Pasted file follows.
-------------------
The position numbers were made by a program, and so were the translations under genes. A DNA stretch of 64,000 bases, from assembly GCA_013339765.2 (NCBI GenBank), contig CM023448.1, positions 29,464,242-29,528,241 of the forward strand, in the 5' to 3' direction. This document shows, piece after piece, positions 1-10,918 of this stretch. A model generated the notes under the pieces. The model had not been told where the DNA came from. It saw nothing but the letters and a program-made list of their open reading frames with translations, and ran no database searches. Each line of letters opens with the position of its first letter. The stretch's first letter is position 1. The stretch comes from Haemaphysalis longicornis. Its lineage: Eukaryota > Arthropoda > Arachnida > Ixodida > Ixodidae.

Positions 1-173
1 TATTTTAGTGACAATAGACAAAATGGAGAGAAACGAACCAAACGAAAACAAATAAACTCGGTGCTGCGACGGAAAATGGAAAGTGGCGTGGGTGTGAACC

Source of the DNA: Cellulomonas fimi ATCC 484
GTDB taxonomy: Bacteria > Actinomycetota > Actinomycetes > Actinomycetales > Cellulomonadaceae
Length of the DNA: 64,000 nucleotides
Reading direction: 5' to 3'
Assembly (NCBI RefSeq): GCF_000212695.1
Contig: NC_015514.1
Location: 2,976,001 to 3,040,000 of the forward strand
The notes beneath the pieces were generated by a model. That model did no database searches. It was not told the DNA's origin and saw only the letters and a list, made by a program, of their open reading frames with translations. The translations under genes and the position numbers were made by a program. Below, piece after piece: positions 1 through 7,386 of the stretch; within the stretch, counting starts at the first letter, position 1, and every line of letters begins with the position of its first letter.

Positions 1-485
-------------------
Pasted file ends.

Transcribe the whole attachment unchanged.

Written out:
The position numbers were made by a program, and so were the translations under genes. A DNA stretch of 64,000 bases, from assembly GCA_013339765.2 (NCBI GenBank), contig CM023448.1, positions 29,464,242-29,528,241 of the forward strand, in the 5' to 3' direction. This document shows, piece after piece, positions 1-10,918 of this stretch. A model generated the notes under the pieces. The model had not been told where the DNA came from. It saw nothing but the letters and a program-made list of their open reading frames with translations, and ran no database searches. Each line of letters opens with the position of its first letter. The stretch's first letter is position 1. The stretch comes from Haemaphysalis longicornis. Its lineage: Eukaryota > Arthropoda > Arachnida > Ixodida > Ixodidae.

Positions 1-173
1 TATTTTAGTGACAATAGACAAAATGGAGAGAAACGAACCAAACGAAAACAAATAAACTCGGTGCTGCGACGGAAAATGGAAAGTGGCGTGGGTGTGAACC

Source of the DNA: Cellulomonas fimi ATCC 484
GTDB taxonomy: Bacteria > Actinomycetota > Actinomycetes > Actinomycetales > Cellulomonadaceae
Length of the DNA: 64,000 nucleotides
Reading direction: 5' to 3'
Assembly (NCBI RefSeq): GCF_000212695.1
Contig: NC_015514.1
Location: 2,976,001 to 3,040,000 of the forward strand
The notes beneath the pieces were generated by a model. That model did no database searches. It was not told the DNA's origin and saw only the letters and a list, made by a program, of their open reading frames with translations. The translations under genes and the position numbers were made by a program. Below, piece after piece: positions 1 through 7,386 of the stretch; within the stretch, counting starts at the first letter, position 1, and every line of letters begins with the position of its first letter.

Positions 1-485